County's count last in state; Glitch delays Wayne election results until after midnight (IN)
Pal-Item.com. November 6, 2008. BY BILL ENGLE
John McCain wasn't the only also-ran on Election Day.
The national media placed Wayne County last in Indiana in counties reporting election results.
Results were released to the public at 12:10 a.m. Wednesday, long after McCain, the Republican Party's presidential candidate, had conceded the race for the White House to Democrat Barack Obama.
County officials said part of the problem was a computer glitch that stopped the vote count. Part was the large number of absentee ballots cast.
And part might be the local policy that says that no results will be released until all the ballots are in and counted.
"I would never give out any results until we had them all in and counted," said Wayne County Clerk Sue Anne Lower.
"We had 4,300 absentee ballots to open and count. We started counting them at 8 a.m. and didn't get done until 10:30 or quarter to 11.
"And it was the granddaddy of elections. We had less registered (than the last presidential election in 2004), but we had more voters."
Wayne County used vote centers for its polling, one of three Indiana counties to use that method. Voters cast ballots in eight locations around the county. Voters countywide could vote at any of the centers.
Voters could also vote at some centers during the week prior to Election Day.
Glitch was culprit
It was the computer glitch that mainly slowed the count here.
When local officials tried to tally the vote they received a "system error" message. They stopped the count, secured the votes and then had to wait for an answer to the problem from company officials at Election Systems & Software, which provided the computer system for the local election.
The call to officials in Omaha, Neb., took well over an hour.
"I didn't plan to be late," Lower said. "I would have liked to have been earlier but things didn't work out that way."
Said Wayne County Commissioner Ken Paust: "Sometimes things happen. You do everything you can to make sure it doesn't happen, and then it happens. It was one little glitch in an otherwise very smooth election."
Mary Heyob, president of the board of commissioners, said ES&S officials were investigating the problem Wednesday and would report back to county officials.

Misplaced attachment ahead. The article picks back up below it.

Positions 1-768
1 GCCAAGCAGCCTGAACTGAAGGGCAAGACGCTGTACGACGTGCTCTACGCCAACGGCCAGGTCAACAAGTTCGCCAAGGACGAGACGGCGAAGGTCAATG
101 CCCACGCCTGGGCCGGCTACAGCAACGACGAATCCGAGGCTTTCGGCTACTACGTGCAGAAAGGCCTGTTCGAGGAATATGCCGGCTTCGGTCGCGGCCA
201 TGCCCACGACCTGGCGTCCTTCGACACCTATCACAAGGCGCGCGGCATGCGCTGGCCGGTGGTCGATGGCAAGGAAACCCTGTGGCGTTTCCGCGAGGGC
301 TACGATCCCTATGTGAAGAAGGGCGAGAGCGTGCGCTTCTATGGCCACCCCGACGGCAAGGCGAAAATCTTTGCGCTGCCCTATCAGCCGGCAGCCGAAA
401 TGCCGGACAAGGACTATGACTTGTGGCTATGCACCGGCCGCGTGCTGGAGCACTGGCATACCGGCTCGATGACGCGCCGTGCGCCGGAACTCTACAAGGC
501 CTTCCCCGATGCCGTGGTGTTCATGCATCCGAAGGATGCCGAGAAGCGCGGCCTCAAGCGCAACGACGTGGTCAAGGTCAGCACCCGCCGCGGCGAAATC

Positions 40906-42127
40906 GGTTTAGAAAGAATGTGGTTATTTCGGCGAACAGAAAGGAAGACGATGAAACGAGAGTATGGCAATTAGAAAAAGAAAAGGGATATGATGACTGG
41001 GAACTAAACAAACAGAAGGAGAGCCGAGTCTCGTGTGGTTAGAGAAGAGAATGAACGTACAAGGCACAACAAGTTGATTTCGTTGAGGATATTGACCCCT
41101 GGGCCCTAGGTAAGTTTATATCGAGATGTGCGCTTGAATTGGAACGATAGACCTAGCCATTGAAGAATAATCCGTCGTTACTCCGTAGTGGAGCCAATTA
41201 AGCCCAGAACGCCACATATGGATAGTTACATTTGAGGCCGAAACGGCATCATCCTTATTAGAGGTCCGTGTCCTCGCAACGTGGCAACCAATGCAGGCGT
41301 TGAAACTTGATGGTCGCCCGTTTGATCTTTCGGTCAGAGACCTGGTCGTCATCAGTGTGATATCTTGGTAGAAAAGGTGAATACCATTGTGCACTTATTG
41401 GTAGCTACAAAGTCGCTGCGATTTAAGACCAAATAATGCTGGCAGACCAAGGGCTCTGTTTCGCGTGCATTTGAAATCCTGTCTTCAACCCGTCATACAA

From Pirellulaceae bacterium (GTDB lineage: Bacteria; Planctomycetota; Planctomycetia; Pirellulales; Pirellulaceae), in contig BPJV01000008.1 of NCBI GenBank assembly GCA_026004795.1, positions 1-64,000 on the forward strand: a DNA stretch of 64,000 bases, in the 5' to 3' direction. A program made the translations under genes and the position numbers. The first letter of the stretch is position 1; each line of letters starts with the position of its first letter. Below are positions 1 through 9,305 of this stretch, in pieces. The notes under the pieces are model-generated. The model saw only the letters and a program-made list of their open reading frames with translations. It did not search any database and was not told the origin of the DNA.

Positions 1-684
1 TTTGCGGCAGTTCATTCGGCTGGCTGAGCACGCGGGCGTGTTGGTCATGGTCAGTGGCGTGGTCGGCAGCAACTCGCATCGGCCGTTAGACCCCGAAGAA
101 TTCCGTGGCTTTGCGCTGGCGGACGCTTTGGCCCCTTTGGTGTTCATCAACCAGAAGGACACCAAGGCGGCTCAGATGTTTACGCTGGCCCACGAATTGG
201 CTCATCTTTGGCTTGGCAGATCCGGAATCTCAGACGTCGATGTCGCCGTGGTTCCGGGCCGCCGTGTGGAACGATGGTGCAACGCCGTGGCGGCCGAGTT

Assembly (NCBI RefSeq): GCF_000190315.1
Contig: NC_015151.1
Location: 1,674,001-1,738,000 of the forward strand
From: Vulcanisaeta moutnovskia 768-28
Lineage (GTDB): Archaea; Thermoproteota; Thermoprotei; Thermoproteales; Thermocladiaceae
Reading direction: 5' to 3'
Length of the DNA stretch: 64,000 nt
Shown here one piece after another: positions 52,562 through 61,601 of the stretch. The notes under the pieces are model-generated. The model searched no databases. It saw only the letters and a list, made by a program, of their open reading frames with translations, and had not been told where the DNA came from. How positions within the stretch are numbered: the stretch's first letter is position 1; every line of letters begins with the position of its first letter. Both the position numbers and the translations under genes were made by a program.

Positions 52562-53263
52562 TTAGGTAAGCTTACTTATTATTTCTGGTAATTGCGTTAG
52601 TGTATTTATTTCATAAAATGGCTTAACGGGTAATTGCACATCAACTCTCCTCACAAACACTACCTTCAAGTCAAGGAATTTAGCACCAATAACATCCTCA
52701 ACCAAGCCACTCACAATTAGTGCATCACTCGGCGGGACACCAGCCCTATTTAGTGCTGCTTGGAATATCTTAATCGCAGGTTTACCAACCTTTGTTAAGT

"We would rather be first and we'll probably be right back there in the next election," she said. "Otherwise, the vote centers went very smoothly."
Others fared better
Vote centers also were used in Cass and Tippecanoe counties.
In Cass County, 75 miles directly north of Indianapolis, officials released the absentee and previous week's results at approximately 6:05 p.m. Tuesday, said County Clerk Linda Crimmins. By 6:15 p.m. officials released results from the county's first vote center.
By 7:15 p.m., officials released all the results.
"Things went extremely well," Crimmins said. "I'm delighted with the vote centers. But my heart goes out to (Lower). When that equipment breaks down, you are at its mercy."
Cass County has 22,331 registered voters. About 72 percent, or 15,993 voted, including 10,500 who voted early.
Wayne County has 51,800 registered voters. Of those, 29,085, or 56.15 percent, voted in the election. About 18,000 voted early.
In Tippecanoe County, a computer glitch also slowed the release of final numbers. Heather Maddox, co-director of the county's Board of Elections, said final results were not out until about 11:30 p.m.
But officials there released early voting results at 7 p.m. and results from the first of 20 vote centers at 7:45 p.m. and followed with results at short intervals after that.
"(The glitch) was a weird ending to what had been a really smooth day," Maddox said. "We couldn't believe how smoothly the day went. If we had not had that problem, we would have been done by 10 (p.m.)."
Tippecanoe County has about 90,000 registered voters and 69,466 voted.
ES&S spokeswoman Nicole Slater said her company "rigorously tests machines before they see the light of day." She added that county officials also test machines before each election.
Indiana state law is vague about when results must be released to the public, saying only that results "must be released in a timely fashion." Results have to be submitted to the Secretary of State's office by Nov. 17, said Jim Gavin, communications director.
"There are still counties that have not shared their results with our Election Division," Gavin said Wednesday afternoon.
"There's nothing that they didn't do right. It's just that somebody has to be last."
Reporter Bill Engle: (765) 973-4481 or firstname.lastname@example.org